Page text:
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# REVIEW: Solving Linear Inequalities

Solving Linear Inequalities

 Site: Mountain Heights Academy OpenCourseWare Course: Mathematics Essentials Q4 v2013 Book: REVIEW: Solving Linear Inequalities Printed by: Guest user Date: Thursday, 18 January 2018, 12:55 PM

## Previous Material: Solving Linear Inequalities Part 1

The material in each of the following subsections is the same material you were given in Quarter 3 on Solving Linear Inequalities. Please feel free to review them as needed.

## Graph Inequalities on a Number Line

In the last few lessons you have been learning about equations and about balancing an equation. Let’s think about equations. An equation is a number statement with an equal sign. The equal sign tells us that the quantity on one side of the equation is equal the quantity on the other side of the equation. We can solve an equation by figuring out the quantity that will make the equation a true statement.

Example 1

If we think about this equation, we can use mental math and we know that the unknown quantity is equal to 7. If we substitute 7 in for , we will have a true statement.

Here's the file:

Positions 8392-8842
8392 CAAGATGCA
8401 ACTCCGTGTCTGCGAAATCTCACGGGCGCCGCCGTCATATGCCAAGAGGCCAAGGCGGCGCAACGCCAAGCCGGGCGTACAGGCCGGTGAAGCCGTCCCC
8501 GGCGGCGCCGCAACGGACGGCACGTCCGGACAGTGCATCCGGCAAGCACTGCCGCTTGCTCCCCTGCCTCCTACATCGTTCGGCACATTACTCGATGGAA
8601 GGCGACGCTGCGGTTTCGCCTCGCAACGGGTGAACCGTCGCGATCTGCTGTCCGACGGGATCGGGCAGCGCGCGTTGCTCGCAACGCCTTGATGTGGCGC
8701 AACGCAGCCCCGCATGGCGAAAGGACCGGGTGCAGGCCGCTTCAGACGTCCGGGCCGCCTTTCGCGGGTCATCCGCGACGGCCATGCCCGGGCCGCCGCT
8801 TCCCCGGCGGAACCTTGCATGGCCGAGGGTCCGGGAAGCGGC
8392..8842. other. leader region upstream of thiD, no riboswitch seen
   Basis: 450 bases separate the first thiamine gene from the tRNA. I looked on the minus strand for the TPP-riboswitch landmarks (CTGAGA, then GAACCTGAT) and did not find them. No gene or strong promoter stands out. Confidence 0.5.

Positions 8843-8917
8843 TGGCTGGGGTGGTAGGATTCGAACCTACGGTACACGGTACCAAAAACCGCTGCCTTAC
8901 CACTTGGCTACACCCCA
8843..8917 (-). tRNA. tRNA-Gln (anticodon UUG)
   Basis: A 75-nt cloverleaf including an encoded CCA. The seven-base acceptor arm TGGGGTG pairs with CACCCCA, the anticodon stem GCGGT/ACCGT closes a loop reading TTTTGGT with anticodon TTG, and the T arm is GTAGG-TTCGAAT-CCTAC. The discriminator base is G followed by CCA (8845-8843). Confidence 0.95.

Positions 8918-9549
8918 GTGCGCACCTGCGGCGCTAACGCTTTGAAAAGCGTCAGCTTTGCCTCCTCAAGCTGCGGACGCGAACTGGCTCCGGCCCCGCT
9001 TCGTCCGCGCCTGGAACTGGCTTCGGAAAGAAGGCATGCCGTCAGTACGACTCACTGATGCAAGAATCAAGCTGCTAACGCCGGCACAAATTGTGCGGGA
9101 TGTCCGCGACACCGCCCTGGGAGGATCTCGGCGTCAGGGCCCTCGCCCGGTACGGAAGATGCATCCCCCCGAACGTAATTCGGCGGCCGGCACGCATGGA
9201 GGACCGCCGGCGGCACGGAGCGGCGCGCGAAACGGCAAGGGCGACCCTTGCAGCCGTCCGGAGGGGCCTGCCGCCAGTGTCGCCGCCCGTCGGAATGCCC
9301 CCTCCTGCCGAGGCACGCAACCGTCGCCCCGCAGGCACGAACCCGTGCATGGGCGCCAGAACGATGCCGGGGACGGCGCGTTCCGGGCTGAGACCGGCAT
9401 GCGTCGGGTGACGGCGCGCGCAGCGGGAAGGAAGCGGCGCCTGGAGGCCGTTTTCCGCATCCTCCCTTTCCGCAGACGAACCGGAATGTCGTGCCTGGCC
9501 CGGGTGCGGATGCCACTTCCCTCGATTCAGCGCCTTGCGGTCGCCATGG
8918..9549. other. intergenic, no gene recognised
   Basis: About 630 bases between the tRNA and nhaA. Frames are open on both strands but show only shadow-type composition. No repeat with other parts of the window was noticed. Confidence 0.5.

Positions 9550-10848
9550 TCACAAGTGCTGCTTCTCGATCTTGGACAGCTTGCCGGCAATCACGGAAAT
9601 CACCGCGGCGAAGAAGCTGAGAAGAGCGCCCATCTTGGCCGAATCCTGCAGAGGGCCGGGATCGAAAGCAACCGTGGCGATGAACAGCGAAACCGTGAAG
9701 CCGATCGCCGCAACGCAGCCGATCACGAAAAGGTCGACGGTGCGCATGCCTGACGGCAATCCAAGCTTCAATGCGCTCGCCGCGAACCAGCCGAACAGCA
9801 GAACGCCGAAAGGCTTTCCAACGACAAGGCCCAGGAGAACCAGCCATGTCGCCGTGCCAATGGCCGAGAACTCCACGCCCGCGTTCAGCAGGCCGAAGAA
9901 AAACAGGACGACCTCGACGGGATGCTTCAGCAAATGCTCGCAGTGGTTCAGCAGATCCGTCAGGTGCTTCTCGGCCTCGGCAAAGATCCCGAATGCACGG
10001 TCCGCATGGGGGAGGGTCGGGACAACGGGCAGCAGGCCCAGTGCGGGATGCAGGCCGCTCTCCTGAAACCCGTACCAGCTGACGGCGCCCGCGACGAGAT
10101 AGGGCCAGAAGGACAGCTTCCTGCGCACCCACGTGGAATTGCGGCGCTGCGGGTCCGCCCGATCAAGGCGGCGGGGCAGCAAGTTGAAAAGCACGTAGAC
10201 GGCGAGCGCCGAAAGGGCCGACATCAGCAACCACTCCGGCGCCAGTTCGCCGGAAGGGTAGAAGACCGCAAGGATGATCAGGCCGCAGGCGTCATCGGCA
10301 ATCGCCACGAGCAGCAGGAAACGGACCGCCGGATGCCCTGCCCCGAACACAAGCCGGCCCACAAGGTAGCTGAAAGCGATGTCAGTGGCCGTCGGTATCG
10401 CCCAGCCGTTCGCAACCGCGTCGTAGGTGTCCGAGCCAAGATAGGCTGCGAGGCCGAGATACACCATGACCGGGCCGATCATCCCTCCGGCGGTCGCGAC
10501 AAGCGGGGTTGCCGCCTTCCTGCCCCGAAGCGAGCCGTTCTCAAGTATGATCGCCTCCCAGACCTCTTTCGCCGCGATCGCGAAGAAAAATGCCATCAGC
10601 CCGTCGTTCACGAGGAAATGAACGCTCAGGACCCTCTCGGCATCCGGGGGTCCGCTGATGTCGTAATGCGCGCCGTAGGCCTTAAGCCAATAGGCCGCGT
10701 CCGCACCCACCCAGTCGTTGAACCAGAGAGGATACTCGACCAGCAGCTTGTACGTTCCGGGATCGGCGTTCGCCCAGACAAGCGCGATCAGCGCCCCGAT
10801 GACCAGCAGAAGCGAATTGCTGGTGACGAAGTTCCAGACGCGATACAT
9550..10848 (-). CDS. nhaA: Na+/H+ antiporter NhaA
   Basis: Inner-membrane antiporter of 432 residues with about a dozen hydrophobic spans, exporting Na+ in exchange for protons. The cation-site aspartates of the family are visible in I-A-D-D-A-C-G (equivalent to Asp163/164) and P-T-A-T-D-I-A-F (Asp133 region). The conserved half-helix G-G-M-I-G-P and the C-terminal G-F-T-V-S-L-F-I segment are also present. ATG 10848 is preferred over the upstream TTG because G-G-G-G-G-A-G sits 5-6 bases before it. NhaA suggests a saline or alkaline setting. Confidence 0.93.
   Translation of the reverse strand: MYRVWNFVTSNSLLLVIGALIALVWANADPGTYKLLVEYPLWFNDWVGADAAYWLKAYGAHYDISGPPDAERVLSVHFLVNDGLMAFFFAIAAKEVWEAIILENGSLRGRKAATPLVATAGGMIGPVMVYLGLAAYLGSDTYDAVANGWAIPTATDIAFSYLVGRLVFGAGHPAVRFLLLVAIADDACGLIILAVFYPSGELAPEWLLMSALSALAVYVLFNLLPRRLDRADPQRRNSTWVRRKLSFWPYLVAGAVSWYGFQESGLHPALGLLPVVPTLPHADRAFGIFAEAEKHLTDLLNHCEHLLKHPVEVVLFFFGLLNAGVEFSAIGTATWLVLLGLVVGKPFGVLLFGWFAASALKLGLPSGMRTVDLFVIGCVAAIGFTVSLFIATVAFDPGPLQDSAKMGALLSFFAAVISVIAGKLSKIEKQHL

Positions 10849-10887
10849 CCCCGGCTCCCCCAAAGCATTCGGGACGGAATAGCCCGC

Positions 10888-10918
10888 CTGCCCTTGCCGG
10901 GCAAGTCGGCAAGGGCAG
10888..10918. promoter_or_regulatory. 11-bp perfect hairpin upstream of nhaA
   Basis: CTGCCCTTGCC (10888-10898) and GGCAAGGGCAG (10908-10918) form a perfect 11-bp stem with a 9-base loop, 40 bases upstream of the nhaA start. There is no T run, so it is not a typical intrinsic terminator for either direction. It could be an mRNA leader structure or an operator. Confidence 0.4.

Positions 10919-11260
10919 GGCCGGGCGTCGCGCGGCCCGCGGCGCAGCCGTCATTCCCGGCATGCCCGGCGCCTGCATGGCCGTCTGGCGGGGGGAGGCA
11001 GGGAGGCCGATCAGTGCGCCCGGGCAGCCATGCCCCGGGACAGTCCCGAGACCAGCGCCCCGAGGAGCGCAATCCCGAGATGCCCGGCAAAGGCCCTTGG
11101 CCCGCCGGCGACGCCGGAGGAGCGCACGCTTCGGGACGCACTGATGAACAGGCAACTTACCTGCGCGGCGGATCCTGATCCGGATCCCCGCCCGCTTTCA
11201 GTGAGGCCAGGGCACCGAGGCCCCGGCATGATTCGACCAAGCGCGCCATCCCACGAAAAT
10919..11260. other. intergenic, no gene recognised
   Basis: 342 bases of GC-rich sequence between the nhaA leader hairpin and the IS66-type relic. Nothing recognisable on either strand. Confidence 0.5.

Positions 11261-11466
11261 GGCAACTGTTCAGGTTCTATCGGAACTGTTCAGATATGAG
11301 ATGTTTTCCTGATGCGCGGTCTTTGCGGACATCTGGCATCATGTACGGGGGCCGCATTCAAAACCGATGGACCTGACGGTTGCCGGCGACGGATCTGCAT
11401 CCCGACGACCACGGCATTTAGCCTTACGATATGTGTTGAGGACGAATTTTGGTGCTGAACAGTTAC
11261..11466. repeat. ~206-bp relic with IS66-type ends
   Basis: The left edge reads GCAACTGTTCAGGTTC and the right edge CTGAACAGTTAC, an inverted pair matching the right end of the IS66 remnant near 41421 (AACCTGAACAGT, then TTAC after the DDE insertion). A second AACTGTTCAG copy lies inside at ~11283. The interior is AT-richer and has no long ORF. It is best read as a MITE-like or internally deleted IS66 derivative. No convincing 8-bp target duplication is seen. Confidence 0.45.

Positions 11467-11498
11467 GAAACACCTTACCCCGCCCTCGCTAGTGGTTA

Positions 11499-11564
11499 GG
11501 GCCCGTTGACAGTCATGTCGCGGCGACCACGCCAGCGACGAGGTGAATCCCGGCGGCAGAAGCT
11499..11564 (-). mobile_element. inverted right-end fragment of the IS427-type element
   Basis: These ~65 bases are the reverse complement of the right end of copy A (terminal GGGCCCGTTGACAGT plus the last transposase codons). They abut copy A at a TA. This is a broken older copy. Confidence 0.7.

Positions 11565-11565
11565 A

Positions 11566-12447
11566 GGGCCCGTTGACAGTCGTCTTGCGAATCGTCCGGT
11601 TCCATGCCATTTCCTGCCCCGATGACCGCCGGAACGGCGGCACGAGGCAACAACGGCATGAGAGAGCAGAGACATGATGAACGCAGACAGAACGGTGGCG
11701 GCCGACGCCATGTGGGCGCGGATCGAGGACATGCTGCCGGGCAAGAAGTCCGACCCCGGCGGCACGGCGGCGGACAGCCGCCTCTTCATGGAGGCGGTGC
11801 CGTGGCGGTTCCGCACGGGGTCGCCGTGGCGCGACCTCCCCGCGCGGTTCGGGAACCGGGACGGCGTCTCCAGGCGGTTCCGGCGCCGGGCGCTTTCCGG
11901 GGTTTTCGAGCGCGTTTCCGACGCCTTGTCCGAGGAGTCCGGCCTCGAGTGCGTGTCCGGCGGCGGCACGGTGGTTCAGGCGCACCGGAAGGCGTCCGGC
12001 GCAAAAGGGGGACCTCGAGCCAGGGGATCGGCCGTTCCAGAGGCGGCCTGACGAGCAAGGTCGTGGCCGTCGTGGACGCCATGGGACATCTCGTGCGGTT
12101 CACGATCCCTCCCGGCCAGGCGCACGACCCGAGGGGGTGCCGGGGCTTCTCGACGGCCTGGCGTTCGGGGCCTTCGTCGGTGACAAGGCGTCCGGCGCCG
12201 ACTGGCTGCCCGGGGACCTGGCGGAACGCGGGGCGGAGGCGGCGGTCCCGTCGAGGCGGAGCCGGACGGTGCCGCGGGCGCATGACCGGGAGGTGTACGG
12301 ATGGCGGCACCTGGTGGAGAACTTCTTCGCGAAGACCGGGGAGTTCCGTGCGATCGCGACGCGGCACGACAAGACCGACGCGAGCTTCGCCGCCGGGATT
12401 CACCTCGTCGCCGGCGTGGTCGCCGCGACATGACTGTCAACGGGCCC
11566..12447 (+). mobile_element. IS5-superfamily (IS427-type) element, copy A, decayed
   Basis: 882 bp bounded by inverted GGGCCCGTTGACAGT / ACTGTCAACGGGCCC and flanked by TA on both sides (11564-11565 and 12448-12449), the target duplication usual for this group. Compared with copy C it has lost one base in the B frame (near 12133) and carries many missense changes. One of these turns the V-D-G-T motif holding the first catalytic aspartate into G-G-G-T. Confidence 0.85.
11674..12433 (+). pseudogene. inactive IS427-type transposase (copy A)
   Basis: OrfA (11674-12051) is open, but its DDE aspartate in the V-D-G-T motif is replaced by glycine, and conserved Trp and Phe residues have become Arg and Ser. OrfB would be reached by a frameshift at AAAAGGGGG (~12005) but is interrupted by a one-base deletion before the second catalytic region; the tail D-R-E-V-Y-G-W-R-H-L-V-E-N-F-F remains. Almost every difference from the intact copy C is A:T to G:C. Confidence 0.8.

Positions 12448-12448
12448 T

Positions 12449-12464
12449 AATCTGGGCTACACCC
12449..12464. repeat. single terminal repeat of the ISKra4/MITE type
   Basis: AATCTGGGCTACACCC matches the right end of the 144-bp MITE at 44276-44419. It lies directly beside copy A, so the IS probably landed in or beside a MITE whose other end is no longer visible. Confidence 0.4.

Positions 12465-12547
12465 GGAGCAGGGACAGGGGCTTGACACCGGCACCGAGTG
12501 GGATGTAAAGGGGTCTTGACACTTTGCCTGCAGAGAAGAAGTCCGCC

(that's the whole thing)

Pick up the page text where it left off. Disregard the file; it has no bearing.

Our equation is balanced because one side is equal to the other side. Notice that there is one answer for that makes this a true statement.

What is an inequality?

An inequality is a mathematical statement that can be equal, but can also be unequal.

We use the following symbols to show that we are working with an inequality.

> means greater than

< means less than

means greater than or equal to

means less than or equal to

How do we apply these symbols?

Well, if you think about it, we use the symbols to make a true statement. Let’s look at an example.

Example 2

There are many possible answers that will make this a true statement. We need the quantity on the left side of the inequality to create a sum that is greater than five. Notice that the sign does not have a line under it. We want a quantity that is greater than five not greater than or equal to five on the left side of the inequality.

To make this true, we can choose a set of numbers that has a 3 or greater in it.

We don’t need to worry about solving inequalities yet, the key thing to notice is that there are many possible answers that will make an inequality a true statement.